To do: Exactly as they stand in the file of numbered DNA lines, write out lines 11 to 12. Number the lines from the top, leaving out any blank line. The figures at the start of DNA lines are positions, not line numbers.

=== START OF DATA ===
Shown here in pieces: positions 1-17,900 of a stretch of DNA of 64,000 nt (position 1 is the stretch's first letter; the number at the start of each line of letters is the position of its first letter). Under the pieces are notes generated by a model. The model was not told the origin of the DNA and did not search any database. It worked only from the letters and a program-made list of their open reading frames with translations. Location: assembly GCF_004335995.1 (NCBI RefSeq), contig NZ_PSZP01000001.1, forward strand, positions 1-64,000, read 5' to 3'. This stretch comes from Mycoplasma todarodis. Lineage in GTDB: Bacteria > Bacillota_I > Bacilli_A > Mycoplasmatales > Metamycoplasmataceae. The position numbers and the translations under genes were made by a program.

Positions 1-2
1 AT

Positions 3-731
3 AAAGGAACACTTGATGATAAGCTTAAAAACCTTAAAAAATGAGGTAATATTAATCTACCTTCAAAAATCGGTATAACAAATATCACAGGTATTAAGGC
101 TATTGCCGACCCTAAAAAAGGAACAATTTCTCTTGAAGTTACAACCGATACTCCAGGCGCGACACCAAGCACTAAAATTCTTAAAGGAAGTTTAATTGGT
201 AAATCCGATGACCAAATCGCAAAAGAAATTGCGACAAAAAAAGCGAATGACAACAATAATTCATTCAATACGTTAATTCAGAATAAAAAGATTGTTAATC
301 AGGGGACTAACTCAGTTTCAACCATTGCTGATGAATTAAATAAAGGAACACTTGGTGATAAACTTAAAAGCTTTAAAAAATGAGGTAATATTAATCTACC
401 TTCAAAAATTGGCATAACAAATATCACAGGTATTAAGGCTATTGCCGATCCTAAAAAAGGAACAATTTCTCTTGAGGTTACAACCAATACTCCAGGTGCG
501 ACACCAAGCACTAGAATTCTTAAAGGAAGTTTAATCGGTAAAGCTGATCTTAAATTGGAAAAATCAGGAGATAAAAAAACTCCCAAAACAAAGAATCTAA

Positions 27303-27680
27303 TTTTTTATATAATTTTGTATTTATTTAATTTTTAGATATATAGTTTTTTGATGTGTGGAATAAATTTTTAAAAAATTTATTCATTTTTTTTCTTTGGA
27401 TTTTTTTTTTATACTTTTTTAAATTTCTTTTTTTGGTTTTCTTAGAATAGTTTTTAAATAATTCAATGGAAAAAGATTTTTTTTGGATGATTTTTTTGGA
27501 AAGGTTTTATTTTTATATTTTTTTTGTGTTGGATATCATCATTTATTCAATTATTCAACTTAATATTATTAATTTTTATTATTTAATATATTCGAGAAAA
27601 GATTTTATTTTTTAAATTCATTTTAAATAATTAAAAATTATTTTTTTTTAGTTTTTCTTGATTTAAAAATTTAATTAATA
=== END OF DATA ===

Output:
Positions 27303-27680
27303 TTTTTTATATAATTTTGTATTTATTTAATTTTTAGATATATAGTTTTTTGATGTGTGGAATAAATTTTTAAAAAATTTATTCATTTTTTTTCTTTGGA